I travelled around Southeast Asia for a month; the experience transformed my life. Then I successfully ran for municipal politics and discovered it was much cheaper to have a transformative life experience right here at home.
No, I am not kidding.
Few people decide on a career in municipal politics, which may be an issue deserving the attention of our education system. Remember the old Civics courses? In hindsight, they helped develop politic awareness in a generation eventually obliged to control it, either by running for the job or voting for the runners. In the meantime, we are stuck with the situation at hand which, simply put, is: very few understand the complexity of the job; everybody thinks he or she can do it better but few have the time and those who make time are dismissed and diminished by the vocal minority.
My hometown of Steady Brook went through some hard years of bad press which maligned council members and staff. I figured I’d step in and do my civic duty; I successfully ran for mayor (naively thinking I could run a small town on my way to work). The bad press shut down. In May 2012, after a series of unpredictable coincidences, Steady Brook was left without one single paid employee. I took a leave of absence as mayor and took on the job of town manager. I discovered:
— There is a difference between leading, managing and doing. They are all important.
— Generally, the louder you shout the more the group (who truly want harmony) lets your point of view carry, because it’s easier.
—About two per cent of any population hates decision-makers and they disagree with most decisions — some of them get elected to council and won’t make a decision. After the fact, they are clear, the decision made was “wrong” and feel obligated to make sure the world knows.
— Some wonderful, thoughtful, hard-working people get elected to council and are able to do meaningful things for their community. By and large, the greater population never hears from them.
— The work is interesting, complex (but not complicated) and very rewarding.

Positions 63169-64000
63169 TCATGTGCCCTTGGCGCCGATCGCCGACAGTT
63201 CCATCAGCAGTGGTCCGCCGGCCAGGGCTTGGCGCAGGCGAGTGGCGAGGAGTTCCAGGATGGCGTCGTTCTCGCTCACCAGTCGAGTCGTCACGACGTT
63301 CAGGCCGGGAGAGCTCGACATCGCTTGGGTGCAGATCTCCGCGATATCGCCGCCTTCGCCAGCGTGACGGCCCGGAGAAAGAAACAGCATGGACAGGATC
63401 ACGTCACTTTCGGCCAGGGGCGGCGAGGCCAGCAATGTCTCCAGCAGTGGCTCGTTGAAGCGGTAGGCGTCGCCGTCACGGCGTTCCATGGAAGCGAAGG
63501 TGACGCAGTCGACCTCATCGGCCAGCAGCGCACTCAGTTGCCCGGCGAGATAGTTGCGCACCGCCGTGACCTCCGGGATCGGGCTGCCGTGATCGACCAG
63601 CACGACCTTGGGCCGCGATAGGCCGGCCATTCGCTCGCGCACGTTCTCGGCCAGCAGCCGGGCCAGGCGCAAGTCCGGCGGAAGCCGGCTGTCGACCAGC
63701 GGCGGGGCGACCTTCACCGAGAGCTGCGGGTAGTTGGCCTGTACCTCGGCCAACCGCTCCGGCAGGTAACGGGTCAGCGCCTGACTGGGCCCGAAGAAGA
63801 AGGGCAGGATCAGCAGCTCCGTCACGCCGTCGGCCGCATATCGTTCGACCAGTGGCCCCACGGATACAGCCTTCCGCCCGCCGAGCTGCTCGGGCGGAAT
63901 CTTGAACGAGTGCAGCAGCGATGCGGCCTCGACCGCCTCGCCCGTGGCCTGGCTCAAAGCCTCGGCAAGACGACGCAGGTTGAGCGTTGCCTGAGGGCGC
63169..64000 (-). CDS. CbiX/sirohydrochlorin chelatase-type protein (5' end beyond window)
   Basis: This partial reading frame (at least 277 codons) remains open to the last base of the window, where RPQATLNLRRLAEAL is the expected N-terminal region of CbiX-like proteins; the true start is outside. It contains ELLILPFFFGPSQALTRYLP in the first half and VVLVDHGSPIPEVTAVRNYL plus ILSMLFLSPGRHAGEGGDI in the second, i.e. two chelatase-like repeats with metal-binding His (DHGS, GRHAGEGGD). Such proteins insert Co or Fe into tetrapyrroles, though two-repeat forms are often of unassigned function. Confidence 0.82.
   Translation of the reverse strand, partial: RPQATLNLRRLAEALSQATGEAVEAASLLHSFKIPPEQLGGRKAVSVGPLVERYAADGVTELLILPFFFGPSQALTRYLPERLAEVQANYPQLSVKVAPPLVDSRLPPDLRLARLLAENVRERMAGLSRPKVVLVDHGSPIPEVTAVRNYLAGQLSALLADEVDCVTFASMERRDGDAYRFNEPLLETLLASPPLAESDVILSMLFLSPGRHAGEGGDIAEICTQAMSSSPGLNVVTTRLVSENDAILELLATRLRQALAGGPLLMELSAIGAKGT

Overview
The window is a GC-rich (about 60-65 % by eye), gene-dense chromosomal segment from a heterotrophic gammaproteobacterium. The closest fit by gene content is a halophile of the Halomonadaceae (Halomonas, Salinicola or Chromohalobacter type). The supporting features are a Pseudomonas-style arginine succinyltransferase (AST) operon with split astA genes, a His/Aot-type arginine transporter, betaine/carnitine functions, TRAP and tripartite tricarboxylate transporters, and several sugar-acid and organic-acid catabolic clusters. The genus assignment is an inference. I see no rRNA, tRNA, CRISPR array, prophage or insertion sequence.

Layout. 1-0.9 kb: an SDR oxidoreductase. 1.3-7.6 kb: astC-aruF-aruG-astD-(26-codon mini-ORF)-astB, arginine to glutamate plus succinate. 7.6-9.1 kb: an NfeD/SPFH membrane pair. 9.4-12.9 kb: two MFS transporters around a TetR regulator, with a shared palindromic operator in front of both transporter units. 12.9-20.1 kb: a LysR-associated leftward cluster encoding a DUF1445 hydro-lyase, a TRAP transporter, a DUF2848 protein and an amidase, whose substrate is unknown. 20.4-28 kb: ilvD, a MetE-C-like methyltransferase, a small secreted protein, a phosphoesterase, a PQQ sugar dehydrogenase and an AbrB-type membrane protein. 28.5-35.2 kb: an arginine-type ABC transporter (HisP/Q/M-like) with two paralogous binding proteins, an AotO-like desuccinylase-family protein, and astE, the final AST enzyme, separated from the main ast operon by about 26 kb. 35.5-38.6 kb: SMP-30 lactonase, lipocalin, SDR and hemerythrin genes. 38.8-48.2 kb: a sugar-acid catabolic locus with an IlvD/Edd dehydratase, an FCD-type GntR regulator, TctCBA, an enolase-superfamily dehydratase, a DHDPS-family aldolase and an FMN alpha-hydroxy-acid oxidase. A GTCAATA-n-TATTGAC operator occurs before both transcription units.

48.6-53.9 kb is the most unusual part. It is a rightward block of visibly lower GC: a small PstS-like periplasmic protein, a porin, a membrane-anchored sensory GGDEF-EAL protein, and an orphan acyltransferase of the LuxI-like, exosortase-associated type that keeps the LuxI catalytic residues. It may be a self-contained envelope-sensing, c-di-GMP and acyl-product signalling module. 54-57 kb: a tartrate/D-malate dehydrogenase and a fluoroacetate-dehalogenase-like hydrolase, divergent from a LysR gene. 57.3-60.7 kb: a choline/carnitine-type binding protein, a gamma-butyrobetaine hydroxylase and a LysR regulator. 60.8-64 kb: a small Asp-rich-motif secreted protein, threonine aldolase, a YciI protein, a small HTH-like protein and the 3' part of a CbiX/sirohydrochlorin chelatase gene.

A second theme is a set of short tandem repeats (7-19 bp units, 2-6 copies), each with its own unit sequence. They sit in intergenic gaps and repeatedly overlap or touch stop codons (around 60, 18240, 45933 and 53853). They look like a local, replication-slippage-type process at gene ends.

— It would be helpful if the satisfied 98 per cent would step up and periodically give your municipal politicians and staff a little positive feedback. If you expect good people to come forward to do this work, they need some positive reinforcement as well as hearing the objections.
A decent society cannot be shaped by people filled with hate and disgust for those currently leading the charge. As Dave Ledrew once told me: “We all build on someone else’s back.” The town/city you want to live in cannot be directed only by people angry because the roads have not been paved.
Good decisions cannot be made by people who think it is someone else’s job to spoon-feed them data.
So, where does that leave you? You likely have an opinion on municipal politics. You may be among the many who think, all politicians are power-hungry, money-grubbing morons and you are not.
People engaged in municipal politics were not born to the job. They were not schooled for the work. They are your neighbours. They are your friends. They are the head of your school council. They are you. They are me.
If the only ones who put their names forward are the ones that have an opinion on what is being done wrong, you will elect a group who are committed to identifying problems and may be precious short on solutions. The only way to fix it is to become part of the solution. If you just thought, “I’d love to but I don’t have the time” with respect, I challenge that position.
You have time for your kids’ sports league, daily personal work-out, book club or dart league, hobby or recreation, job, partner’s needs, the list goes on. Why is your child’s sports league more important than the future he or she will inherit? Why is reading a novel more important than becoming informed on the capacity of your municipal infrastructure to deal with the flooding that will come with global warming? Just who does have the time?
If you do it right, municipal politics is the most interesting volunteer board you will ever sit on. You will be positioned to accomplish work that matters to you, your neighbours and the future your children will inherit.
It is meaningful work. If you don’t have time, those who make time, win by default and — from my vantage point — you think most of them are not fit for the job.
Donna Thistle is the outgoing mayor on Steady Brook. She is also a business owner in Corner Brook and has or currently serves on the boards of Flowers Canada, Revenue Canada Advisory, Junior Achievement, Marble Mountain Development Corp, Board of Referees for HRDC, Rotary Club of Corner Brook, Writers at Woody Point and many others. She has considerable experience in governance on a national and local level.